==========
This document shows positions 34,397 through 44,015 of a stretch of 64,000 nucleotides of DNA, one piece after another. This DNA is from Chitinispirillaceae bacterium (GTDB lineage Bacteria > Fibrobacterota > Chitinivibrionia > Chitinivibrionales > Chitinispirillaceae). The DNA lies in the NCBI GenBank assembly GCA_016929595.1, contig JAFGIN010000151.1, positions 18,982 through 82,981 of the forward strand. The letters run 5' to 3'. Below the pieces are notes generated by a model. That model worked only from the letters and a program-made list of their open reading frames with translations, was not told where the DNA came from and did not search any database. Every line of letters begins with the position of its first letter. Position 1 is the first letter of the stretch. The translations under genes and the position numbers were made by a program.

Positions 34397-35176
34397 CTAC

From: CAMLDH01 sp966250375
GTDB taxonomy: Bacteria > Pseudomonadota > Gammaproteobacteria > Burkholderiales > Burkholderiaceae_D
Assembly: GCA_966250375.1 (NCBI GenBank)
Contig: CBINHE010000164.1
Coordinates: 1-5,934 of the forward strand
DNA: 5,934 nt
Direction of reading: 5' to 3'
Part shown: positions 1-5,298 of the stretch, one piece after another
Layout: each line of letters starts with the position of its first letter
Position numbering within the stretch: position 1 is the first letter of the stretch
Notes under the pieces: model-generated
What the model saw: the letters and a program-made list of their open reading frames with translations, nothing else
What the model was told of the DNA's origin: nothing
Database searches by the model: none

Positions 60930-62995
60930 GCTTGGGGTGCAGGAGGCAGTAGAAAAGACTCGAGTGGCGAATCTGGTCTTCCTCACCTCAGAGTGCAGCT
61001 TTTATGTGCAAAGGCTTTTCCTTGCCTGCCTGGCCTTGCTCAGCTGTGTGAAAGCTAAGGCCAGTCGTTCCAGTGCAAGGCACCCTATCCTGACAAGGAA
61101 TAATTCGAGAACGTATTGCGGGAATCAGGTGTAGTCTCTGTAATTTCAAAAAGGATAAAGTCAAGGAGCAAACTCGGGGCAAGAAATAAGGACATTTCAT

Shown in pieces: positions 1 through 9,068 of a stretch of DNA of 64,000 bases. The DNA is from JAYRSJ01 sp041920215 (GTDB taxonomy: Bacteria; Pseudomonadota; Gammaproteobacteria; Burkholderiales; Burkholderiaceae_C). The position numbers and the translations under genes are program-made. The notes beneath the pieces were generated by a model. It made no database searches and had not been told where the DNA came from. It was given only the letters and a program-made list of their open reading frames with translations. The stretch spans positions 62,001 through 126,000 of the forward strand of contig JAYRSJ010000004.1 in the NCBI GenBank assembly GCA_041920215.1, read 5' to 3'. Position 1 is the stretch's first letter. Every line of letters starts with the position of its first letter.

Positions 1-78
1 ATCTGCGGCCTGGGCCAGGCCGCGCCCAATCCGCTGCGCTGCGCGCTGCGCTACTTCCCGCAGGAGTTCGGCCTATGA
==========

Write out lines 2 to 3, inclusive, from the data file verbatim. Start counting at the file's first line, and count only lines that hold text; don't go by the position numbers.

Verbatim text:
Positions 34397-35176
34397 CTAC